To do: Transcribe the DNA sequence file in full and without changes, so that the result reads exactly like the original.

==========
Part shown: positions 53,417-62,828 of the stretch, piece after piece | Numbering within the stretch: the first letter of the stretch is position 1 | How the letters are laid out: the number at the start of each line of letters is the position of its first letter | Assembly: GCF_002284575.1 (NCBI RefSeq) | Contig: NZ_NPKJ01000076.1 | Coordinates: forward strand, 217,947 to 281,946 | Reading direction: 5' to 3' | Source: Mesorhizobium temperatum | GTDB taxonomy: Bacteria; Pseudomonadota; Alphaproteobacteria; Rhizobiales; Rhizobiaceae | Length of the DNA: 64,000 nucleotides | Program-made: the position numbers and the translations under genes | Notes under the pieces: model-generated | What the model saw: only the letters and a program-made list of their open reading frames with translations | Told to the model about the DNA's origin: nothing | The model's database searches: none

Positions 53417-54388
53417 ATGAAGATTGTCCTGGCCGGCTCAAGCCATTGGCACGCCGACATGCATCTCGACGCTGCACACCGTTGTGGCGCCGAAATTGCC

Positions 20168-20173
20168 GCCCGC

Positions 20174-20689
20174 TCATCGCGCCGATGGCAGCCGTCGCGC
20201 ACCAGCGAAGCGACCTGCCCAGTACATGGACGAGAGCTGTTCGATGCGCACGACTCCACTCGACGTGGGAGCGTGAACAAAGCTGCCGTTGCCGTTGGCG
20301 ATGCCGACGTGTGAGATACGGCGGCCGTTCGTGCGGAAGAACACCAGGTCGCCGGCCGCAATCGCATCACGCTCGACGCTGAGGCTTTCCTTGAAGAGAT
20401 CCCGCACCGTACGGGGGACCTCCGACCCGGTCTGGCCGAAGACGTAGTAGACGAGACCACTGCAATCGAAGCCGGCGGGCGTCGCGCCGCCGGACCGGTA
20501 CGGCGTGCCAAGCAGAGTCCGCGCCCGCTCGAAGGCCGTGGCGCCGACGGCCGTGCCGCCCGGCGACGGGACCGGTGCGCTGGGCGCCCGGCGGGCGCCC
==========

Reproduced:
Part shown: positions 53,417-62,828 of the stretch, piece after piece | Numbering within the stretch: the first letter of the stretch is position 1 | How the letters are laid out: the number at the start of each line of letters is the position of its first letter | Assembly: GCF_002284575.1 (NCBI RefSeq) | Contig: NZ_NPKJ01000076.1 | Coordinates: forward strand, 217,947 to 281,946 | Reading direction: 5' to 3' | Source: Mesorhizobium temperatum | GTDB taxonomy: Bacteria; Pseudomonadota; Alphaproteobacteria; Rhizobiales; Rhizobiaceae | Length of the DNA: 64,000 nucleotides | Program-made: the position numbers and the translations under genes | Notes under the pieces: model-generated | What the model saw: only the letters and a program-made list of their open reading frames with translations | Told to the model about the DNA's origin: nothing | The model's database searches: none

Positions 53417-54388
53417 ATGAAGATTGTCCTGGCCGGCTCAAGCCATTGGCACGCCGACATGCATCTCGACGCTGCACACCGTTGTGGCGCCGAAATTGCC

Positions 20168-20173
20168 GCCCGC

Positions 20174-20689
20174 TCATCGCGCCGATGGCAGCCGTCGCGC
20201 ACCAGCGAAGCGACCTGCCCAGTACATGGACGAGAGCTGTTCGATGCGCACGACTCCACTCGACGTGGGAGCGTGAACAAAGCTGCCGTTGCCGTTGGCG
20301 ATGCCGACGTGTGAGATACGGCGGCCGTTCGTGCGGAAGAACACCAGGTCGCCGGCCGCAATCGCATCACGCTCGACGCTGAGGCTTTCCTTGAAGAGAT
20401 CCCGCACCGTACGGGGGACCTCCGACCCGGTCTGGCCGAAGACGTAGTAGACGAGACCACTGCAATCGAAGCCGGCGGGCGTCGCGCCGCCGGACCGGTA
20501 CGGCGTGCCAAGCAGAGTCCGCGCCCGCTCGAAGGCCGTGGCGCCGACGGCCGTGCCGCCCGGCGACGGGACCGGTGCGCTGGGCGCCCGGCGGGCGCCC